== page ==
According to the Pro Football Hall of Fame website, “During his pro football career the two-time All-America played and sometimes coached for four different NFL teams, the Pros/Indians (1920-21/1925-26), the Milwaukee Badgers (1922), the Hammond Pros (1923, 1925), and the Providence Steam Roller (1925).”

It also added: “In 1928, Pollard organized and coached the Chicago Black Hawks, an all-African American professional team based in the Windy City.”

2. Art Shell

Art Shell Source:Getty

Art Shell became head coach of the then-Los Angeles Raiders in 1988, a job he held until 1994, after the franchise moved to Oakland, according to the Raiders’ website.

3. Dennis Green

Dennis Green Source:Getty

Dennis Greeen “was the Vikings Head Coach from 1992 to 2001, and his 97 regular-season wins rank second in franchise history. His teams won division titles four times and advanced to NFC Championship Games after the 1998 and 2000 seasons,” the team wrote on its website. “Green made the playoffs in eight of 10 seasons in Minnesota, with his most memorable campaign coming in 1998. The Vikings went 15-1 that season and racked up 556 points, which set an NFL record at the time.”

4. Ray Rhodes

Ray Rhodes Source:Getty

Ray Rhodes coached in various NFL capacities for nearly 40 years, including a five-year run as head coach for the Philadelphia Eagles and later with the Green Bay Packers.

“During his entire head coaching career, his two teams combined for a record of 37-42-1 across five seasons including going 1-2-0 in the playoffs,” according to the Pro Football History website.

5. Tony Dungy

Tony Dungy Source:Getty

Tony Dungy has been coaching in the NFL for more than 40 years, including when he landed his first head coaching gig in 1996 with the Tampa Bay Buccaneers, which he led for 13 seasons.  and over the next 13 seasons, which included seven years with the Indianapolis Colts, he racked up 148 total victories.

Dungy later became the head coach of the Indianapolis Colts.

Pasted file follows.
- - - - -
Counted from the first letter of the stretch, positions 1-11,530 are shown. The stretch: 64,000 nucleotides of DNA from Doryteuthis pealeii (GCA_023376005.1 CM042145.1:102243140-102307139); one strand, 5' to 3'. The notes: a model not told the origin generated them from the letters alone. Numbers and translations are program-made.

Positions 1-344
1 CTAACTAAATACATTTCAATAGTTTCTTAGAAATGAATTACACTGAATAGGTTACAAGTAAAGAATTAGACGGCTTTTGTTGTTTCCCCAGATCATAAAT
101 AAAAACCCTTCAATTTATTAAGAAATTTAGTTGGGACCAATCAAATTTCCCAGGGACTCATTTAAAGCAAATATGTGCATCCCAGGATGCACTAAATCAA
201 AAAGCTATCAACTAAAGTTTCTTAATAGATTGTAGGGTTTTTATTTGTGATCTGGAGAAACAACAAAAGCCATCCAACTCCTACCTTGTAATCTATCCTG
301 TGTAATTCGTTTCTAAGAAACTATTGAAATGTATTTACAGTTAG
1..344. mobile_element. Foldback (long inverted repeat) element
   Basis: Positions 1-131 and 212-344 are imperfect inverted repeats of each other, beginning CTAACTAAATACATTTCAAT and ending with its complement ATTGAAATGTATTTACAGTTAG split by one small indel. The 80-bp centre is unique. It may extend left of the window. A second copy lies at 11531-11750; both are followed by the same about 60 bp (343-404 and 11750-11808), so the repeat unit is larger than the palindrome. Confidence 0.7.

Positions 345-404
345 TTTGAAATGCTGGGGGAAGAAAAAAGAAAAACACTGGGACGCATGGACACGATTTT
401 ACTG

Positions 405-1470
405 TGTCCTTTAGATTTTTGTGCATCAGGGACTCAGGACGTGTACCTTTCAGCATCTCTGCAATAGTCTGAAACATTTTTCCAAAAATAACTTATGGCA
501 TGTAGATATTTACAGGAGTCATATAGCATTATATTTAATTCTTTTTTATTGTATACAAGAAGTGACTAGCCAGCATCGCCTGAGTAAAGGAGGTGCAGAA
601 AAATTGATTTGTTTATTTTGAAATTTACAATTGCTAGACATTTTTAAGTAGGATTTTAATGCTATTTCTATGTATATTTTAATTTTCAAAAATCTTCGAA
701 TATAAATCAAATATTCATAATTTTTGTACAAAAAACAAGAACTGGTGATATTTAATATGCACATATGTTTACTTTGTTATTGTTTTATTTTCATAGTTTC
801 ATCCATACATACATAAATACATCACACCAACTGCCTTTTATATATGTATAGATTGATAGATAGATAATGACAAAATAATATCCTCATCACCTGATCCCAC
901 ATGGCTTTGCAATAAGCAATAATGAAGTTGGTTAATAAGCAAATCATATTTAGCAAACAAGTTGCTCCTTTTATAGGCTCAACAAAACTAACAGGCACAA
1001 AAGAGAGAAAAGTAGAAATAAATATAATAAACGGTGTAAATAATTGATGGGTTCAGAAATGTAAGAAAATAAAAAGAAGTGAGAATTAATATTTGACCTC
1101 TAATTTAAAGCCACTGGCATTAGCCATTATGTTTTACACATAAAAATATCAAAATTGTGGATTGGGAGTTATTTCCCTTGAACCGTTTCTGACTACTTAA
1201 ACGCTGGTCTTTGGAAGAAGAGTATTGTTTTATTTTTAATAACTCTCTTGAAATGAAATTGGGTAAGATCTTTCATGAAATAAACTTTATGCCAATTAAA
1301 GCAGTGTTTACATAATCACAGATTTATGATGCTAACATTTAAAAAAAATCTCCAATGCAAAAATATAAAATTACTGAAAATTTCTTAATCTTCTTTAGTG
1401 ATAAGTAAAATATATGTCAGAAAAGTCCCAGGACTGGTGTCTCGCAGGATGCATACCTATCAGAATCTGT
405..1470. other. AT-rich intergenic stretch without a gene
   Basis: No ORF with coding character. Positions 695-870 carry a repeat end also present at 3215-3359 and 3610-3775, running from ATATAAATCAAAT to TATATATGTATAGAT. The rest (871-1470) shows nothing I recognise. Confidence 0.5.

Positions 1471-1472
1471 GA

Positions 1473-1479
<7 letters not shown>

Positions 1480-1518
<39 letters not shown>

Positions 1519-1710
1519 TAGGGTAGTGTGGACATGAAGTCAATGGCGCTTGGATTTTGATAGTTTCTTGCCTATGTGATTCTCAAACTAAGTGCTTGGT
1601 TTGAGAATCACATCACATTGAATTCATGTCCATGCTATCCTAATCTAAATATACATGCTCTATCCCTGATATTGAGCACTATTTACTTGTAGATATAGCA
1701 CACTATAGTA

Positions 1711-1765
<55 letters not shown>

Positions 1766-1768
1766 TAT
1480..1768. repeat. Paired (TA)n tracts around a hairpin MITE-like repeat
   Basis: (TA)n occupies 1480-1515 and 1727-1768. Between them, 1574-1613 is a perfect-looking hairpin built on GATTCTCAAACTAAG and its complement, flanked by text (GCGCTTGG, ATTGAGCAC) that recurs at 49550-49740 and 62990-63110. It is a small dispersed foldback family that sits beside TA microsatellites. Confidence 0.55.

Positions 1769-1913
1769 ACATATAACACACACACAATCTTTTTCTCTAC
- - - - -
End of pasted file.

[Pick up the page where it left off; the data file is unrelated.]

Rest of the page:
In all, Dungy has a head coaching record of 148-79-0 and won the regular season games he coached at a rate of nearly 70%, according to the pro football hall of fame website.

6. Herman Edwards

Herman Edwards Source:Getty

Herman “Herm” Edwards, largely seen as a mentor to many current and former NFL players, coached the New York Jets from 2001-2005 and the Kansas City Chiefs from 2006 to 2008, according to the Pro Football Reference website.

7. Marvin Lewis

Marvin Lewis Source:Getty

Marvin Lewis, who coached the Cincinnati Bengals for 16 seasons from 2003 to 2018, is among the current and former NFL coaches who have denounced the league for racial injustices and told NBC Sports that Black coaches have been getting “sham” interviews — like those alleged by Brian Flores — for years.

8. Lovie Smith

Lovie Smith Source:Getty

Lovie Smith was a head coach with the Chicago Bears for eleven seasons from 2004 to 2012 before he was hired as the head coach of the Tampa Bay Buccaneers from 2014 to 2015.

“During his entire head coaching career, his two teams combined for a record of 89-87-0 across eleven seasons including going 3-3-0 in the playoffs,” according to the Pro Football History website.

9. Terry Robiskie

Terry Robiskie Source:Getty

During a nearly 40-year career coaching in the NFL, Robiskie was named an interim head coach twice — once during the 2000 season for the then-Washington Redskins and then during the 2004 season with the Cleveland Browns, according to the Pro Football History website.

10. Romeo Crennel

Romeo Crennel Source:Getty

Romeo Crennel was a head coach for four seasons with the Cleveland Browns from 2005 to 2008 and later for one season with the Houston Texans, according to the Pro Football History website.

11. Mike Tomlin

Mike Tomlin Source:Getty

Mike Tomlin, who, as of the time of this list being published, was the lone Black head coach in the NFL, has led the Pittsburgh Steelers for 15 seasons since 2007. 

12. Emmitt Thomas

Emmitt Thomas Source:Getty